Comcast has confirmed that it won't allow its subscribers to perform TV Everywhere authentication with the new Starz streaming app.
Verizon said it's retiring FiOS TV Everywhere apps for Xbox gaming consoles and Samsung smart TVs and Blu-ray players on March 31 because of lack of usage.
The percentage of pay-TV customers reporting use of TV Everywhere services shot up markedly in the fourth quarter, reaching 17.4 percent, up from 14.3 percent in the third quarter, according to research conducted by Adobe.
Cablevision announced a somewhat novel TV Everywhere distribution deal with CBS Corp., in which the cable company will enable its customers to live-stream the CBS network when they're out of the home.
Amid the steady drumbeat of negative data emerging about TV Everywhere comes what is perhaps the most damning finding yet: Standalone apps from programmers like HBO are far more popular on the leading OTT platform, Roku, than authenticated pay-TV apps.
Delivering only the latest bit of bad news about TV Everywhere's marketing wherewithal, Research firm Hub Entertainment said that 54 percent of pay-TV customers polled said they thought the pay-TV multiscreen services cost extra to use.
Signaling the continuation of the brand-awareness problem affecting the pay-TV industry's six-year-old multiscreen initiative, only 25 percent of U.S. consumers ages 13 to 64 have heard of the term "TV Everywhere," according to research firm GfK.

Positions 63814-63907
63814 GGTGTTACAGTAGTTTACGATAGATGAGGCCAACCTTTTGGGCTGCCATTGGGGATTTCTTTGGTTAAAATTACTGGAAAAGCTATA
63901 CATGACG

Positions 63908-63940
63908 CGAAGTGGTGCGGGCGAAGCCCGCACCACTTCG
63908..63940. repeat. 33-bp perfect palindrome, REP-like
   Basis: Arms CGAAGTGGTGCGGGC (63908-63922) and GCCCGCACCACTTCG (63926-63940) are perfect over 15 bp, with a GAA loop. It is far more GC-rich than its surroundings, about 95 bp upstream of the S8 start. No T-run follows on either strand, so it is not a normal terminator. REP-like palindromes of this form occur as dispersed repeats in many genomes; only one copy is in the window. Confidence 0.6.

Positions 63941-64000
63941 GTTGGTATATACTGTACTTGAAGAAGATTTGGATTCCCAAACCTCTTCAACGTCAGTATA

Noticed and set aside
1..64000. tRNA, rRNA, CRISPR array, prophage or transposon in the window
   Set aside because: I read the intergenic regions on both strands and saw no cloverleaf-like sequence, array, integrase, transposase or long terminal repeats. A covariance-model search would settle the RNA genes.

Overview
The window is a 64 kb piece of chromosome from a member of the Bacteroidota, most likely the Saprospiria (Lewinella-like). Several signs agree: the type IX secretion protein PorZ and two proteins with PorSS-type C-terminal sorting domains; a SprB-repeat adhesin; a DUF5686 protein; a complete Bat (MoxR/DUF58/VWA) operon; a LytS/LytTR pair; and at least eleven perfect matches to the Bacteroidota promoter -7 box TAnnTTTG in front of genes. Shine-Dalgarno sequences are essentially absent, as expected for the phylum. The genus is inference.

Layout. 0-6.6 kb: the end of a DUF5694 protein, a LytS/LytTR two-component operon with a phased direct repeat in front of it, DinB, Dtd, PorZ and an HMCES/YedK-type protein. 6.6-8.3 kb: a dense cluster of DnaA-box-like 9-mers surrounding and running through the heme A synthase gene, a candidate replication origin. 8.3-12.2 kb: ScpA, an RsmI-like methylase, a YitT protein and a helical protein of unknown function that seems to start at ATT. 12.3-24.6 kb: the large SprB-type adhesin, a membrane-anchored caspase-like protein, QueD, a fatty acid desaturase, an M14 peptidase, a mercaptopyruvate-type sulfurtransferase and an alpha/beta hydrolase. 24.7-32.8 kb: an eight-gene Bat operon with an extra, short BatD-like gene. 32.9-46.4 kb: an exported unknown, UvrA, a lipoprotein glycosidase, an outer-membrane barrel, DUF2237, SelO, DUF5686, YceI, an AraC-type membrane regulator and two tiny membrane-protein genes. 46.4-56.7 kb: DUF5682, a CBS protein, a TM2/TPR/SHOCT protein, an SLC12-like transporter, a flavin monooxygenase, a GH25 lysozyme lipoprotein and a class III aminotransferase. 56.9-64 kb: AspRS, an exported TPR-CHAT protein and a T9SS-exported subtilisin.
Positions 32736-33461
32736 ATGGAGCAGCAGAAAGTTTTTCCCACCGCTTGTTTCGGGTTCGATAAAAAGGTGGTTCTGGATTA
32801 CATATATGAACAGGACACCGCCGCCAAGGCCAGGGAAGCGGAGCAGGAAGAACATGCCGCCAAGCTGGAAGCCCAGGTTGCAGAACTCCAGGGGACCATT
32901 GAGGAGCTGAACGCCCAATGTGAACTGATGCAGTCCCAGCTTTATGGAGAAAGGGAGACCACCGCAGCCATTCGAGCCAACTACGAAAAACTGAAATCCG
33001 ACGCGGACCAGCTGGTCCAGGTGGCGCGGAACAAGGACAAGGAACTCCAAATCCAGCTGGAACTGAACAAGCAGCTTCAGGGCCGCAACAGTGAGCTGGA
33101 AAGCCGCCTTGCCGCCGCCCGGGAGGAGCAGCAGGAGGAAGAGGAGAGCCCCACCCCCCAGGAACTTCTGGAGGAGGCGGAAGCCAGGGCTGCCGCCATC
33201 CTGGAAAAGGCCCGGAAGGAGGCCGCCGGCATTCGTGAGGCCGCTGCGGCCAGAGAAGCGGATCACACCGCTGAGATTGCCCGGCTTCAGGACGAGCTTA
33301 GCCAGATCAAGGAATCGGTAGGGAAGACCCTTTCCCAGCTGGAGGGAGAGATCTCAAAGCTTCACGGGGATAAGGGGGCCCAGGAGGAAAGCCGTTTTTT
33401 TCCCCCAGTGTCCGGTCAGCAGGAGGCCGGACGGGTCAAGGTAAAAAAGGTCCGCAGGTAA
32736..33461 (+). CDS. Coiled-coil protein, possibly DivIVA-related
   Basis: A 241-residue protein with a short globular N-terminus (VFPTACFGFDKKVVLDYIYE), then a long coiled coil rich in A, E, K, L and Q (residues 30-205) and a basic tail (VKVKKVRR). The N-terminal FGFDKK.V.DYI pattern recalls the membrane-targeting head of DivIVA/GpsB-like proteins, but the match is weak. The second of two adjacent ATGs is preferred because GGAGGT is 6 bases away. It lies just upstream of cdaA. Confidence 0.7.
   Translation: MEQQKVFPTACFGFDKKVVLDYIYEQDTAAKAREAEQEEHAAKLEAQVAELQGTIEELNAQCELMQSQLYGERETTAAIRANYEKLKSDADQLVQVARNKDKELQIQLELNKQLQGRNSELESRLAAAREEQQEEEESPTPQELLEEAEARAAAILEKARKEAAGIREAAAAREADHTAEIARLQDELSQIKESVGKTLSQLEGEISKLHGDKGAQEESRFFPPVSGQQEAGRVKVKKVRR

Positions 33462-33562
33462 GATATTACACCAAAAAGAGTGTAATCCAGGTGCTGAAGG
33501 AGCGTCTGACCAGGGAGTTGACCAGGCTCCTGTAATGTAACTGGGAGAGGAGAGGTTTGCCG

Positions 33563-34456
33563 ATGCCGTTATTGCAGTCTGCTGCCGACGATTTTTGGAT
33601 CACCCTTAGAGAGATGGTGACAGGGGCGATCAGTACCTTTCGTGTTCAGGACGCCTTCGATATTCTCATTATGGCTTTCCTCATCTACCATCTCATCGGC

Casting further doubt on the future of pay-TV's six-year-old TV Everywhere (TVE) initiative, the normally bullish Adobe Digital Index indicates that adoption only stands at 13.6 percent of households.
Major League Baseball, which has previously taken a miserly approach to extending TV Everywhere rights to regional sports networks, is softening its stance just a bit on authenticated streaming.
While programmers continue to undermine the pay-TV industry's authenticated viewing initiative with their own direct-to-consumer platforms, TV Everywhere usage is still growing.